Oswald 3) had practiced using the Mannlicher Carcano. According to Marina’s testimony.

The timing has been reproduced, more than a hundred times. The accuracy is not even an issue (these were easy shots). He shot three times. His first shot — obstructed by the tree — was the only one that did not hit his target.

Visit Dallas. Visit the Sixth Floor Museum. Note how close Oswald was, and how the shots were easy, and close — even if he had not had a scope.

Donna Fernstrom

Votes: 4250

The pigeons used to carry messages are called homing pigeons. These pigeons are particularly good at remembering where they live, and finding their way even when they’ve been transported tremendous distances away from it. If you want to be really sure your messages will get through, you’ll give the pigeons a few trial runs first, to make sure they know the way.

You take the pigeons from their home, put them into cages, and transport them to your location. When you want to send a message, you strap it in a special lightweight case to the pigeon’s leg, and you let the pigeon go.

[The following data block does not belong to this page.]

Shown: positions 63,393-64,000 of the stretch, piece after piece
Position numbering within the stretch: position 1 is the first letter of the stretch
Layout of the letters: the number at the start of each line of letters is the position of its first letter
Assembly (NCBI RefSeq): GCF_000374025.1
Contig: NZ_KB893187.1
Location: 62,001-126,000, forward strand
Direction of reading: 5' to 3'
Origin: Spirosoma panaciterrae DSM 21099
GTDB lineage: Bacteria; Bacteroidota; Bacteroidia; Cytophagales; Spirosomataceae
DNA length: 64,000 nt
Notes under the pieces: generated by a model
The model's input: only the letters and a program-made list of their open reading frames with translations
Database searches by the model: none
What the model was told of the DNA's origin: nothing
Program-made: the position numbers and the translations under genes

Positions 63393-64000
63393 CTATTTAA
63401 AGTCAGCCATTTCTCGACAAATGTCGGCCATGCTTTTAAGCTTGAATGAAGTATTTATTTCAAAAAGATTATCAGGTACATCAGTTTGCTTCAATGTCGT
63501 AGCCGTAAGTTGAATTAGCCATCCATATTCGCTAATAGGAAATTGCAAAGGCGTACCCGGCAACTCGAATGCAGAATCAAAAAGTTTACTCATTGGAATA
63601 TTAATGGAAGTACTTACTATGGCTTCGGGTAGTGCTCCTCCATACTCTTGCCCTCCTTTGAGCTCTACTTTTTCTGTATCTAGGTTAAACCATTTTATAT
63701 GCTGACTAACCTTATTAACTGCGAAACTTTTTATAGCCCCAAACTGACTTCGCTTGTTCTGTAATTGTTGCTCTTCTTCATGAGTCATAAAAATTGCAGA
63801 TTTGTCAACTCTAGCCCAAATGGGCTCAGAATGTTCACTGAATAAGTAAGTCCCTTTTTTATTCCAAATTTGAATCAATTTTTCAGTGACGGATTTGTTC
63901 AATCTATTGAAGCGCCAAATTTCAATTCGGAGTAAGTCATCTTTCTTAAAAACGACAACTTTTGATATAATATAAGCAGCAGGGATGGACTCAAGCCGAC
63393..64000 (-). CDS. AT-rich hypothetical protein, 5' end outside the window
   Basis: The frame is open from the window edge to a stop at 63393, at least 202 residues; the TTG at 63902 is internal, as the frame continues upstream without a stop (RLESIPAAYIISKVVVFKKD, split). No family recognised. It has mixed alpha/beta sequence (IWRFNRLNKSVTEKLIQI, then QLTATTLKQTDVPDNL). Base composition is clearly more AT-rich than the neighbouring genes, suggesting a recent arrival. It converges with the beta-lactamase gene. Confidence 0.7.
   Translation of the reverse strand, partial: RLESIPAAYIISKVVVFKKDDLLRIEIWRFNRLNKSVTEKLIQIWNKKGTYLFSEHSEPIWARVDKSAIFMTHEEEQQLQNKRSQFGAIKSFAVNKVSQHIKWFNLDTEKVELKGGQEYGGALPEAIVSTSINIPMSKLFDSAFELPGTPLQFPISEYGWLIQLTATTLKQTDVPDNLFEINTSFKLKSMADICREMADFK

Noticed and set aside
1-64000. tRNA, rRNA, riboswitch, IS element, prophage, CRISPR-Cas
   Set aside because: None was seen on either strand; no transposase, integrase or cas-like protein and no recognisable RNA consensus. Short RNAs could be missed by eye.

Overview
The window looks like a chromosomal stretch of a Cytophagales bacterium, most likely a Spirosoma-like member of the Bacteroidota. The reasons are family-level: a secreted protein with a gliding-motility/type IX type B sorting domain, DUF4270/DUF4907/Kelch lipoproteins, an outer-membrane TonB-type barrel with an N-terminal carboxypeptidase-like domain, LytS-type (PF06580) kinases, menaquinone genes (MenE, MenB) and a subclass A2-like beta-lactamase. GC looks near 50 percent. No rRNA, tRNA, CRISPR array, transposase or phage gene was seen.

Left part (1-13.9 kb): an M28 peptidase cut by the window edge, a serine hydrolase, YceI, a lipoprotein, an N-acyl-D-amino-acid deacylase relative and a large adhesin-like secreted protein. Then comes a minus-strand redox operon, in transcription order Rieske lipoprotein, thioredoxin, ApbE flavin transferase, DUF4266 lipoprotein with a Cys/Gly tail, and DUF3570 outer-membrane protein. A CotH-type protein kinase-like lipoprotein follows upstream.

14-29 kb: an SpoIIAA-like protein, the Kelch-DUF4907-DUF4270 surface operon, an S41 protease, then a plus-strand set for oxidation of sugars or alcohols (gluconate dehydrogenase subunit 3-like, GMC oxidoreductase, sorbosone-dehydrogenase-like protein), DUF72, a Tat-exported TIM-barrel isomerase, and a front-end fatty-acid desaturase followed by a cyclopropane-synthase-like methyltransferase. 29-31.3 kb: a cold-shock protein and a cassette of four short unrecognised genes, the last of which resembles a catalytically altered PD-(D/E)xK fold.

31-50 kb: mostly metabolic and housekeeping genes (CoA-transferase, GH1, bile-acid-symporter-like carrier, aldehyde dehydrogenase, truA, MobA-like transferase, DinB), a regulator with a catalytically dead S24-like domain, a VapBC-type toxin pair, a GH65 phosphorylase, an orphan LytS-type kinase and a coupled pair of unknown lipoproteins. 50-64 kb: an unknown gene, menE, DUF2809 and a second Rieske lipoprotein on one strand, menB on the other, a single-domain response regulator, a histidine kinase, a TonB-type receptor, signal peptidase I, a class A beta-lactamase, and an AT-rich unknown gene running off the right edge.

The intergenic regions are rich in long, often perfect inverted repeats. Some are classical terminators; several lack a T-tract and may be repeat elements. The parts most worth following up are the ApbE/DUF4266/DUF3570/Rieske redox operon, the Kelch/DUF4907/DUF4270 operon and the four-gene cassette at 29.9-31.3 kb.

It simply flies home, that’s all.

Pigeons don’t fly anywhere else — only home.

The advantage to a pigeon-borne message is that it’s unlikely to be intercepted, and the pigeon will head for home very fast — faster than a car could ever get there.

The disadvantage is that pigeons can sometimes become lost, and they’re certainly prone to being picked off by predators. So, often, messages would be repeated with multiple birds, so that at least one pigeon would make it home.

Mercedes R. Lackey

Votes: 5276

How do pigeons deliver the letters to the correct person?

They don’t.

They deliver them to a place, that place being the home in which they grew up.

Carrier pigeons are raised in a particular place. They are then taken away from that place by the people who want to send messages to people in that place. When the pigeons are released with their messages, they then return to that place, and the person in charge of the pigeons takes the message and gives it to the right person at that place.

Mercedes R. Lackey

Votes: 4147

In T.V. and movie period pieces, how do ravens know where to fly to deliver messages?

Because it’s fantasy, and in fantasy you can do whatever you want.